what would those players gain?
IMO A LOT!
if amatuer, HG and college players could pick and choose their teams...I would totally be on board with them not getting playing time and wallowing on the bench.....
If they chose to sign with a team that has stars at their position...that is on them.
but what is happening now...is random and inefficient....and happening without the CONSENT of players (and dont give me the CBA BS.....MLS has the power in this relationship!)
what would really change about MLS if a player like EPB was allowed to not sign with his "homegrown" team - SKC - b/c they have 2 stud CB's in front of him???
MLS would be better!!! not worse...
domestic talent in MLS would be better distributed!!!
and the young americans in MLS would develop better (at least in theory b/c they would be more likely to be on teams in which they would actaully play! and that have a track record and history of developing players)
what i have beef with is why MLS is preventing this.
they dont want these types of players to have leverage and higher salaries.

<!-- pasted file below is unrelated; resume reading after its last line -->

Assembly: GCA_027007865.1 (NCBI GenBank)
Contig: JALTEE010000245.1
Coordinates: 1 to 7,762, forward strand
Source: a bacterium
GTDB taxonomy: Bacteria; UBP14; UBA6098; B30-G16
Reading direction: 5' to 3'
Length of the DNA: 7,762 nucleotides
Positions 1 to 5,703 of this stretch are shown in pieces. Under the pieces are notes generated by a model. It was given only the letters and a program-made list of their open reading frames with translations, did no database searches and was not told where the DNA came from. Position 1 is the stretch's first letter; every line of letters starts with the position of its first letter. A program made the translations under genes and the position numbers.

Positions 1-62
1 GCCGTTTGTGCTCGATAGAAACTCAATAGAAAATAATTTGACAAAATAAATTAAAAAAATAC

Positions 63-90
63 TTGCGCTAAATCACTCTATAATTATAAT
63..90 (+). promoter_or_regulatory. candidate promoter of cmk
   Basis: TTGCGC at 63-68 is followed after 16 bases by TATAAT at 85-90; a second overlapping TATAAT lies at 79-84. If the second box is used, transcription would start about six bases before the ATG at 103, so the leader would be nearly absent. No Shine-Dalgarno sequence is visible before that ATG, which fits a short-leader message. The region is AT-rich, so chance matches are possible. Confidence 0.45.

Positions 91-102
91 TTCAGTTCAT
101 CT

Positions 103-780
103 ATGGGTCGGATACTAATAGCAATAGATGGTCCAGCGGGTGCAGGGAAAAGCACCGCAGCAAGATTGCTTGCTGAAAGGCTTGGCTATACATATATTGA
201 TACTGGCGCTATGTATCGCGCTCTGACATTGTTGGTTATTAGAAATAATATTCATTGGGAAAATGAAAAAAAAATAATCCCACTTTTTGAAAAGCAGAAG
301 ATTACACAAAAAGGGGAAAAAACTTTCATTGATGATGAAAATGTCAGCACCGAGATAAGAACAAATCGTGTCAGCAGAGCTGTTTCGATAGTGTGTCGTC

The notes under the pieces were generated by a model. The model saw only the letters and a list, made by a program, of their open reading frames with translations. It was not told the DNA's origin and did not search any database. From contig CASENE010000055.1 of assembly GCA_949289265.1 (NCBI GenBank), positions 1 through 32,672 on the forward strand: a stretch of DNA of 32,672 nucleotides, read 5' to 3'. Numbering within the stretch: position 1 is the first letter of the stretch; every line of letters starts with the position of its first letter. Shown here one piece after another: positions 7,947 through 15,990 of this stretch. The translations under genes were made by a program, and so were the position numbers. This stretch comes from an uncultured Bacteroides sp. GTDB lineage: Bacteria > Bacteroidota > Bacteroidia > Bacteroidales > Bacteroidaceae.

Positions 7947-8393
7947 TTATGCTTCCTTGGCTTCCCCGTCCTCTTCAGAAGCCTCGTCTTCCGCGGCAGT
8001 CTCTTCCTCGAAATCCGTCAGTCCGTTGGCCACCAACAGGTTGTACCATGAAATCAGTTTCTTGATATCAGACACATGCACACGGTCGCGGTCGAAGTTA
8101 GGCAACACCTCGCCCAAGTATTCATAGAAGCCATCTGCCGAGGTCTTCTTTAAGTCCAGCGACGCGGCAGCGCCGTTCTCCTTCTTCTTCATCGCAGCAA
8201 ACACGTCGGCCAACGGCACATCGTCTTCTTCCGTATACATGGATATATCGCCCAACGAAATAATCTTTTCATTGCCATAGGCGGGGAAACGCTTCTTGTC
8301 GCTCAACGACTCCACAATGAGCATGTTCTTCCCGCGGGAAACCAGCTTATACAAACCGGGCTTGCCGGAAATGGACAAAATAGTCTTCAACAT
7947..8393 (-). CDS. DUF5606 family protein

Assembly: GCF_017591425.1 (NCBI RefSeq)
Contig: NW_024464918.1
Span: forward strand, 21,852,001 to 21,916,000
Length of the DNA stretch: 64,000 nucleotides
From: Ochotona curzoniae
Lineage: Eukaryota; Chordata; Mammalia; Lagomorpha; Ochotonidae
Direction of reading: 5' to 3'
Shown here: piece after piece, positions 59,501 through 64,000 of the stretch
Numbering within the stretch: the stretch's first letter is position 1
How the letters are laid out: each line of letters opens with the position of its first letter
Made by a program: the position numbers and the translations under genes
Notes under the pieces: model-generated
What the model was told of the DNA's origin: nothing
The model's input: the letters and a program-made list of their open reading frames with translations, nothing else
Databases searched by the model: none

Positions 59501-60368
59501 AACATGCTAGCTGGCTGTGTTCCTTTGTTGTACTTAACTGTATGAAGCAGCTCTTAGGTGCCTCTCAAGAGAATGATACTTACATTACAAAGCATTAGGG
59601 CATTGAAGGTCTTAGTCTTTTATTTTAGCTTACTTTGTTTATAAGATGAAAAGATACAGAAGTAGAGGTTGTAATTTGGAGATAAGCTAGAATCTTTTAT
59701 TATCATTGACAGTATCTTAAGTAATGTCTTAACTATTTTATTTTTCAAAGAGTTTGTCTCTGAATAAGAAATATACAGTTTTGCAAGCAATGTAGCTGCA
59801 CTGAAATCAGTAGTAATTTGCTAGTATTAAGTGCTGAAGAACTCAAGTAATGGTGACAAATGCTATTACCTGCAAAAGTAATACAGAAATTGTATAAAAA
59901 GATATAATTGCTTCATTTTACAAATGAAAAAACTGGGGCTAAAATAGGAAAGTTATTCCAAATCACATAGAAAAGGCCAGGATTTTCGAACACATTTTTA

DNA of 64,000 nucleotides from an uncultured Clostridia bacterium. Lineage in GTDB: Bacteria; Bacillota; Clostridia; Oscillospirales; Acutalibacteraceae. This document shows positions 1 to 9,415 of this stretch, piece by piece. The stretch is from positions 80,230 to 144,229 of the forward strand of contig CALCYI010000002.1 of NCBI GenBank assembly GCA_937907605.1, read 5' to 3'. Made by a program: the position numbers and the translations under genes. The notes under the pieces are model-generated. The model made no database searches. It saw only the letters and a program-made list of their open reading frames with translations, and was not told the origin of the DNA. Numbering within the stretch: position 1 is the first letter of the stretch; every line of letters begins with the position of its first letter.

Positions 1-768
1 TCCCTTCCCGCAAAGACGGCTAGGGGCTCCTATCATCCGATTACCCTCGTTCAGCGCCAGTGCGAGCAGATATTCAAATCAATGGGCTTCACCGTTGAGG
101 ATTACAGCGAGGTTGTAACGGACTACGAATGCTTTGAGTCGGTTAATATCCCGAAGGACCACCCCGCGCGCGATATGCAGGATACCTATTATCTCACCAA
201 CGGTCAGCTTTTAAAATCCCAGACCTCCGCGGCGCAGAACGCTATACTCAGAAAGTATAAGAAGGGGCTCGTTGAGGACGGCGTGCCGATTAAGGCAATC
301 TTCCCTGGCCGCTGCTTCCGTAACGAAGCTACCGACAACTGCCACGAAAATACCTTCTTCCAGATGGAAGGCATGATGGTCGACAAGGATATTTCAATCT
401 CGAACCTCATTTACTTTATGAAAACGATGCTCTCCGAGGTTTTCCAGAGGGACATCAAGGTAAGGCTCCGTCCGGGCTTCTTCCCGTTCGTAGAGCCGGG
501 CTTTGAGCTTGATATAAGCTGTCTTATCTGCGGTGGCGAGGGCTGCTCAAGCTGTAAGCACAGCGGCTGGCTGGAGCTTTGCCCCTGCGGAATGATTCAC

they are willing to sacrifice development of these players to limit their rights and development.
no other league in the world does that.
bottomline MLS is inefficient with its usage of domestic talent. imo, unnecessarily so.
yes...most leagues waste talent...and rich leagues waste a ridiculous amount of talent...but MLS sint forced to waste talent b/c bigger leagues do.
if adjusting the # of foreign slots to get more domestic talent on the field is too much ....then perhaps giving players freedom to self-determine their situations is the answer.
PS PLENTY of leagues in the world place restrictions of the # of non-domestics allowed on each team. The motivation behind this is generally protecting domestic players/talent.
So to invoke "how pro soccer works everywhere" to repudiate the idea of lowering the # of intl slots...is disingenuous at best.